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Everyone agrees: the capital will be taken on the fourth of July by the Western Forces, an alliance between Texas and California. The journalists rush south to interview the president (Nick Offerman) before the assault. Everything they see and document on the way is horrible, but their photographs are not.

The pictures they make of the war are both stunning and meaningless; spectacular snapshots of stories they refuse to tell. 

We see intense contextless gunfights, anonymous atrocities, and un-historicised developments in the war’s trajectory: a perfect encapsulation of how the US covers global conflicts

Civil War is not interested in its fictional factions but in how American media would distort and obfuscate whatever it is they are.

Unsurprisingly, and in large part due to Garland's own attempts to promote it as such, the film has been misinterpreted by both defenders and detractors as “apolitical”. There is, however, a straightforward reason for the hazy depiction of the war: the protagonists do not care.

Their perspective defines how we understand the war - and so we are left none the wiser. We see intense contextless gunfights, anonymous atrocities, and un-historicised developments in the war’s trajectory: a perfect encapsulation of how the US covers global conflicts.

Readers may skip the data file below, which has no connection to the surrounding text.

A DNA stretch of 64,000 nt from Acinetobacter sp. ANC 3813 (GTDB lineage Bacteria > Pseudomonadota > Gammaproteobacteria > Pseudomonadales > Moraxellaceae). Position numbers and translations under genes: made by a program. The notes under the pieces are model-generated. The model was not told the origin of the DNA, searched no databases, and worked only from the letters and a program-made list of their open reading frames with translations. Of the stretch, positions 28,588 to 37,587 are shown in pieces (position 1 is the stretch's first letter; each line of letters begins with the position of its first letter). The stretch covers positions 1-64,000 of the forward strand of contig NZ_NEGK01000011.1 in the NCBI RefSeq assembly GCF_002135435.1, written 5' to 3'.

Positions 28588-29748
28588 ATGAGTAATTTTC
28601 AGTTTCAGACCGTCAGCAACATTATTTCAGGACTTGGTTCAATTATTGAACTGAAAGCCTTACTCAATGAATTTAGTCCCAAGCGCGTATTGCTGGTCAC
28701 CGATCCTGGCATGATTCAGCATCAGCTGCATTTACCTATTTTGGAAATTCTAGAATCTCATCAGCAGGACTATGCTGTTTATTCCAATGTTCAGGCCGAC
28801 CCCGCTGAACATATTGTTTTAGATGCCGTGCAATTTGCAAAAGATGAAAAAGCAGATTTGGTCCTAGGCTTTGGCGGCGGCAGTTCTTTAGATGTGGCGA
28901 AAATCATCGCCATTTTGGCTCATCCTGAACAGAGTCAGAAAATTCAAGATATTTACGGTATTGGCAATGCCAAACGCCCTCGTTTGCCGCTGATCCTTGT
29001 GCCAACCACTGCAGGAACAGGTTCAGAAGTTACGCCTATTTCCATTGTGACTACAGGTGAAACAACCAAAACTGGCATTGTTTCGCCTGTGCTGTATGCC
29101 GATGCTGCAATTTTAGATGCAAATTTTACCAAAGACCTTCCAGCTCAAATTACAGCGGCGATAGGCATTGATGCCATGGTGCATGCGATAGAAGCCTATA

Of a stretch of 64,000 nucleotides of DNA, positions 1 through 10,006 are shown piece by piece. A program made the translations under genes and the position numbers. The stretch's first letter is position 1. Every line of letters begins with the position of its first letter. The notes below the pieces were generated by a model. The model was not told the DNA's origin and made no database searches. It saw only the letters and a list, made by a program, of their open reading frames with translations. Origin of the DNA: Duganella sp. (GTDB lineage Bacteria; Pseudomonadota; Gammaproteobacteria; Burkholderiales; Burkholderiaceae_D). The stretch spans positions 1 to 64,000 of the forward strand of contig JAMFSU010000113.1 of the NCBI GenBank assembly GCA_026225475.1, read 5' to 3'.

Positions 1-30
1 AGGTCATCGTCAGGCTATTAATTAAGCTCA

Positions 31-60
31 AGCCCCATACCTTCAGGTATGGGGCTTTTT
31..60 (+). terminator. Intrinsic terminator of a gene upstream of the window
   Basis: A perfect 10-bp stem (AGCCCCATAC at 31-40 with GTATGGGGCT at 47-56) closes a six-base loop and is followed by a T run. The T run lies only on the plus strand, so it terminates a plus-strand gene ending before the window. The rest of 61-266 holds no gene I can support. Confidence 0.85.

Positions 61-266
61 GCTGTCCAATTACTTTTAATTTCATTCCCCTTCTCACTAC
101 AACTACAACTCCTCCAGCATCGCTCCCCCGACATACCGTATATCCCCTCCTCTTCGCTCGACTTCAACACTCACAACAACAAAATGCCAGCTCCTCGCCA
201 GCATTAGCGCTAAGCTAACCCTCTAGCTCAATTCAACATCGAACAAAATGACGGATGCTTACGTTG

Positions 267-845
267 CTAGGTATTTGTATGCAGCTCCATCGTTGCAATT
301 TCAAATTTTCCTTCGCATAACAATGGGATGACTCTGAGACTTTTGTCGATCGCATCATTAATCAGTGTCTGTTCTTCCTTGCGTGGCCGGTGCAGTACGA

The horrors depicted throughout Civil War resemble the average sloppy war film about tragic, ambiguous conflicts in the developing world - think Blood Diamond (2006) or Beasts of No Nation (2015).

This aesthetic choice articulates the connection between the mediatisation and (mis)representation of violence.

Naive and ignorant

Lee’s legacy is defined by such images. Jessie instantly recognises her when they meet and later gushes over her iconic photos, including a snapshot of something called the “Antifa massacre”.

The glee with which Jessie discusses Lee’s coverage of war crimes is disturbing, but not as much as both journalists’ total disinterest in the events depicted in the photos, to say nothing of the photos’ impact, if any.

In a sombre conversation with Sammy, Lee finally says something resembling a political statement. Reflecting on the grotesque imagery she witnessed and documented abroad, she laments: “I thought I was sending a message home: don’t do this. And yet here we are.”